Psssssttttt……

Melissa Sandfort

Tracks.Tractor.Silhouette (Small).jpgLook out! Something BIG is coming to your farm.

Be one of the First to See the hottest, new equipment from John Deere. It’s easy!

Sign up now, or at least before August 21, and we’ll send you a special e-mail on the evening of August 22, 2007.

Visit the Web site to be one of the First to See!

General

John Deere AMS at InfoAg 2007

Cindy Zimmerman

John Deere AMSThis good looking bunch was staffing the John Deere Ag Management Solutions booth at the 2007 InfoAg Conference this week in Springfield, Illinois.

From left to right they are: Matt Danner, Andrea Grube, Kevin Ripple, and Patrick Sikora. Chuck Zimmerman interviewed all four of them at the conference about John Deere AMS.

Andrea, who is a regional specialist for AMS, says they are the “precision ag group of John Deere.” Senior product support specialist Matt says that means “everything from desktop software to displays and GPS guidance systems.” Kevin, who works with the guidance products, says it was great for them to be at the InfoAg conference “to show that John Deere is not only interested in the products, but the solutions for the farmer.” And Patrick, who works with the desktop software products, says helping farmers includes integrating with other software products “so customers with different needs on their farms can access different software providers.”

Listen to Chuck’s interview with Matt, Andrea, Kevin and Patrick here:
Listen to MP3 John Deere AMS (10:00 min mp3)

Check out a FlickR photo album of conference pictures here:

2007 InfoAg Conference Photo Album

Audio, Dealers, Education, Equipment, General

Back to the basics

Melissa Sandfort

publicationgraphic.jpgNow that you’ve got your GPS system installed and you’re a pro at precision farming, don’t forget the basics.

This month, John Deere Publishing has revised four of its current educational books in the company’s comprehensive line of 2006 textbooks and guides. These books include “Combine Harvesting”, “Hay and Forage Harvesting”, “Tillage” and “Preventive Maintenance”. These educational books cover agribusiness management practices, agricultural machinery operation and adjustments, and equipment servicing and maintenance.

“These easy-to-read manuals help growers at any skill level enhance and improve their operations, from the do-it-yourselfer to the novice,” says Gary Aversing, John Deere Publishing. “The manuals are not John Deere-specific; they guide the user through diagnostic, repair or maintenance procedures regardless of the manufacturer.”

Knowledge learned and applied can help growers maintain equipment and keep it safe to run, save on operating costs, and in the end, make for a more profitable growing season. These “how-to” books help growers stay competitive.

To order, call 800-522-7448 or visit our Web site.

General

InfoAg 2007 Kicks Off in Illinois

Cindy Zimmerman

Harold Reetz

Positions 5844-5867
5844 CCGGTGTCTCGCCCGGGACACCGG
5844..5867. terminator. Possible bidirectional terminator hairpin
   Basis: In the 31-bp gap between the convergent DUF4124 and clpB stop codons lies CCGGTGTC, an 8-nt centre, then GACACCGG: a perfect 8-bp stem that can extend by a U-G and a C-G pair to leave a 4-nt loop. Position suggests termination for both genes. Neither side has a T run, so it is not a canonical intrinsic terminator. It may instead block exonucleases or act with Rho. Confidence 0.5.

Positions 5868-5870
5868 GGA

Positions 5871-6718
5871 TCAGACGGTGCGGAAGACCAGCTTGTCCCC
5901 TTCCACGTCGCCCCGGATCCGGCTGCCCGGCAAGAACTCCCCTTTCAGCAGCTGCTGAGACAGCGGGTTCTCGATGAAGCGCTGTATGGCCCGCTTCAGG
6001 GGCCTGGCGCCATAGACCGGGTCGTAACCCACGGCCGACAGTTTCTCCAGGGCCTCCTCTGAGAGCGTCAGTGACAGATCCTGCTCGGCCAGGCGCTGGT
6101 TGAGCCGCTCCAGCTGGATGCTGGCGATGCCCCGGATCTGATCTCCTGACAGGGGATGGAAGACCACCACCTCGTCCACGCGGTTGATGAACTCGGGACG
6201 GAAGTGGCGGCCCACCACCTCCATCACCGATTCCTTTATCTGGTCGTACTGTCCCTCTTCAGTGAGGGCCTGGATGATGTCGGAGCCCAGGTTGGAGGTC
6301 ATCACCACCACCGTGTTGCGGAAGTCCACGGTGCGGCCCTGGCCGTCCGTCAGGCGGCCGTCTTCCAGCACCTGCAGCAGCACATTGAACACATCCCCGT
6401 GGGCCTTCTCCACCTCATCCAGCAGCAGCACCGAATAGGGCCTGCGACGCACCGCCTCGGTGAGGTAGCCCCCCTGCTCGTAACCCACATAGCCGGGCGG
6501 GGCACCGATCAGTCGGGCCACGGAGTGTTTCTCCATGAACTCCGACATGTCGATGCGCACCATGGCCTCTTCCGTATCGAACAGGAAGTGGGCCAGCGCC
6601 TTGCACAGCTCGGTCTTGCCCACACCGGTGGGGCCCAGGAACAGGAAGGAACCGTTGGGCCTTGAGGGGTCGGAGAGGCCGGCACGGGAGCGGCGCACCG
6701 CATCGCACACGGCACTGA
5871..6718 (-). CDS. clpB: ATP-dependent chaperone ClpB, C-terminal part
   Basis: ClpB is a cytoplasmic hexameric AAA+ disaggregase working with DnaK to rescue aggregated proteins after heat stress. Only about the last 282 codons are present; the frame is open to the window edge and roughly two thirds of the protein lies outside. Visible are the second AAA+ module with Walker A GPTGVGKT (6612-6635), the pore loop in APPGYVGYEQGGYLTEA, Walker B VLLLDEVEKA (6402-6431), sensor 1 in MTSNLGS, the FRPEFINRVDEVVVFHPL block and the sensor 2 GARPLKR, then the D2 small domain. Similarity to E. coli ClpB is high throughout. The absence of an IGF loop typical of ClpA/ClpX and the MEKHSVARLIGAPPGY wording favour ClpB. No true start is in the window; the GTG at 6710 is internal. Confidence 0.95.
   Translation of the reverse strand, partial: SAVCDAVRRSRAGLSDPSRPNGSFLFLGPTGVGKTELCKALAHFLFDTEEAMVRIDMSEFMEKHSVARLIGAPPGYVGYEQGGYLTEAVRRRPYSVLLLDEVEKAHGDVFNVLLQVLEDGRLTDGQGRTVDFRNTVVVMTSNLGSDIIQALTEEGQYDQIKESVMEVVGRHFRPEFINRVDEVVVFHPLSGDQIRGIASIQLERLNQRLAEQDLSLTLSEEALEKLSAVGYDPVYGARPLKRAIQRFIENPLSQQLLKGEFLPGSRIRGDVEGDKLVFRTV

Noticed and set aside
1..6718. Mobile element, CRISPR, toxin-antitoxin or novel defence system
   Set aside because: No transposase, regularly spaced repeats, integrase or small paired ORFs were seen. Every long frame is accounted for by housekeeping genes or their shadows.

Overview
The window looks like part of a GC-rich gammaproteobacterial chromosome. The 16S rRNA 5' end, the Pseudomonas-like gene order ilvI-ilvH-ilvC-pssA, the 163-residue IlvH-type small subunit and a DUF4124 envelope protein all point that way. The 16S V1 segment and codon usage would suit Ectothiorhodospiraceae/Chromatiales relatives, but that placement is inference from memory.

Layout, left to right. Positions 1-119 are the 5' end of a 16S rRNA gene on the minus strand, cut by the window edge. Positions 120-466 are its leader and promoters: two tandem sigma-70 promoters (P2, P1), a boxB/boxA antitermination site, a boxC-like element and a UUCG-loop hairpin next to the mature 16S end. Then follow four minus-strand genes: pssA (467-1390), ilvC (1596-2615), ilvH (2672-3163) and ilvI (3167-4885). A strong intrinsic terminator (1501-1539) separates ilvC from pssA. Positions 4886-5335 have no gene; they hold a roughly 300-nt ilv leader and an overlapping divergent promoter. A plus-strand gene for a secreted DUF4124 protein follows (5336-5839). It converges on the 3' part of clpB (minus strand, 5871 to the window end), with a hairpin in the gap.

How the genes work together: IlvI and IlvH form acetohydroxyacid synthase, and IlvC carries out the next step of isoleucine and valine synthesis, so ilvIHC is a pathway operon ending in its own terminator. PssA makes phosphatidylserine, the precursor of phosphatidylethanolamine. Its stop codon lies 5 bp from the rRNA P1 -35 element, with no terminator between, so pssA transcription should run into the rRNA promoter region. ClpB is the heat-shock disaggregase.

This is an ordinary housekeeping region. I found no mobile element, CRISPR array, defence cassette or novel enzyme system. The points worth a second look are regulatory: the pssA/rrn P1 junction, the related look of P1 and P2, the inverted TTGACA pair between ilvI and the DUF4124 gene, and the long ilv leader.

The 2007 InfoAg Conference is underway in Springfield, Illinois. Harold Reetz with the International Plant Nutrition Institute (IPNI) and Foundation for Agronomic Research (FAR) kicked off the conference Tuesday morning before an audience of about 500.

Chuck Zimmerman interviewed Harold after the opening session and he provides an overview of the conference, including the fact that there are 60 speakers here doing 100 sessions and a trade show with over 60 exhibitors of precision farming technology.

Listen here to Chuck’s interview with Harold:
Listen to MP3 Harold Reetz (5:30 min mp3)

Check out a FlickR photo album of conference pictures here:

2007 InfoAg Conference Photo Album

And check back here to Precision.AgWired.com for more conference interviews in the coming weeks.

Audio, Education, General

Automate your spray boom

Melissa Sandfort

Chemical overlap when spraying is costly in product and sometimes in added crop stress that can cut yield. But it’s next to impossible to prevent it on headlands and on point rows. Plus, sprayer skips can be costly when unsprayed weeds rob yields.

FIN logo.gifJohn Deere’s automated solution to these costly problems is Swath Control Pro, designed to control boom sections in its 4720 and 4920 self-propelled sprayers, as well as its brand new 30 series sprayers. Swath Control Pro is part of Deere’s GreenStar 2 (GS2) system, using GPS to turn boom sections on and off automatically, according to a coverage map.

To grasp how it works, view this animation of a tractor in the field and a view of the GS2 screen.

Content courtesy of Kurt Lawton, Farm Industy News.

Education, Farm Industry News E-newsletter

In-season N management

Melissa Sandfort

The key to maximizing corn yields.

Planting is complete, fields have been sprayed for weeds and insects, and as you drive by your fields and gaze at the first three rows of healthy corn from your truck window, everything looks as it should…but is it? It’s impossible to know exactly what is going on throughout your entire field, but you can’t forget about your crops after planting and spraying is complete. With high corn prices, you have the potential to make record profits with continued mid- to late-season crop management.

Good crop management is vital to a successful growing season, from planting all the way through harvest. One way to maximize the investment in a field is by using aerial images, which help identify varying nitrogen needs across a field. This proven technology also pin-points specific areas of a field that either require more nitrogen or other inputs, or segments that already have what they need.

OptiGro.jpg The John Deere Agri Services OptiGro™ system gives growers a “bird’s eye” view of plant needs during the season. “It’s impossible for anyone to predict exactly how much fertilizer is appropriate for different parts of the field,” says Dr. Tracy Blackmer, Iowa Soybean Association. “Having the infrared imagery that will tell you how well the crop is doing is just a whole new level of management.”